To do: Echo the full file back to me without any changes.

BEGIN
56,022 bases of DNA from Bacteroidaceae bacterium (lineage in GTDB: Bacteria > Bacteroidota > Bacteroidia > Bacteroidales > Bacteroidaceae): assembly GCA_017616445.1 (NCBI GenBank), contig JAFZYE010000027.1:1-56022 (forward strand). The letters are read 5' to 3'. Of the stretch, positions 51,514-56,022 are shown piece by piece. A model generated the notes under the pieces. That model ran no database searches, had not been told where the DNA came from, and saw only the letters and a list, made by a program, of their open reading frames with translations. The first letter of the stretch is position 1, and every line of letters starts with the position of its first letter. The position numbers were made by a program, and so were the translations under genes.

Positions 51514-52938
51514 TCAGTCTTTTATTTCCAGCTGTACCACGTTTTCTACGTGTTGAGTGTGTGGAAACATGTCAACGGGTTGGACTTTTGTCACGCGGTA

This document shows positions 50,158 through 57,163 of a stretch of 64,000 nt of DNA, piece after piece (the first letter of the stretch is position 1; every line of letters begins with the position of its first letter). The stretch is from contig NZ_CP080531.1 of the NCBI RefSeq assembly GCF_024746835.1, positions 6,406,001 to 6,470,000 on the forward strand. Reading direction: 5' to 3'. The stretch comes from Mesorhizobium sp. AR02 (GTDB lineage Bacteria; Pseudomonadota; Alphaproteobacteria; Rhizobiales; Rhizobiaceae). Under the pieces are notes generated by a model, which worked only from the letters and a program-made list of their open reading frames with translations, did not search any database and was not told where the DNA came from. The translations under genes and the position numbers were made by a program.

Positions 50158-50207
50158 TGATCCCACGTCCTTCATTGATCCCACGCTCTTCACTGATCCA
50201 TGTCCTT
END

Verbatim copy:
56,022 bases of DNA from Bacteroidaceae bacterium (lineage in GTDB: Bacteria > Bacteroidota > Bacteroidia > Bacteroidales > Bacteroidaceae): assembly GCA_017616445.1 (NCBI GenBank), contig JAFZYE010000027.1:1-56022 (forward strand). The letters are read 5' to 3'. Of the stretch, positions 51,514-56,022 are shown piece by piece. A model generated the notes under the pieces. That model ran no database searches, had not been told where the DNA came from, and saw only the letters and a list, made by a program, of their open reading frames with translations. The first letter of the stretch is position 1, and every line of letters starts with the position of its first letter. The position numbers were made by a program, and so were the translations under genes.

Positions 51514-52938
51514 TCAGTCTTTTATTTCCAGCTGTACCACGTTTTCTACGTGTTGAGTGTGTGGAAACATGTCAACGGGTTGGACTTTTGTCACGCGGTA

This document shows positions 50,158 through 57,163 of a stretch of 64,000 nt of DNA, piece after piece (the first letter of the stretch is position 1; every line of letters begins with the position of its first letter). The stretch is from contig NZ_CP080531.1 of the NCBI RefSeq assembly GCF_024746835.1, positions 6,406,001 to 6,470,000 on the forward strand. Reading direction: 5' to 3'. The stretch comes from Mesorhizobium sp. AR02 (GTDB lineage Bacteria; Pseudomonadota; Alphaproteobacteria; Rhizobiales; Rhizobiaceae). Under the pieces are notes generated by a model, which worked only from the letters and a program-made list of their open reading frames with translations, did not search any database and was not told where the DNA came from. The translations under genes and the position numbers were made by a program.

Positions 50158-50207
50158 TGATCCCACGTCCTTCATTGATCCCACGCTCTTCACTGATCCA
50201 TGTCCTT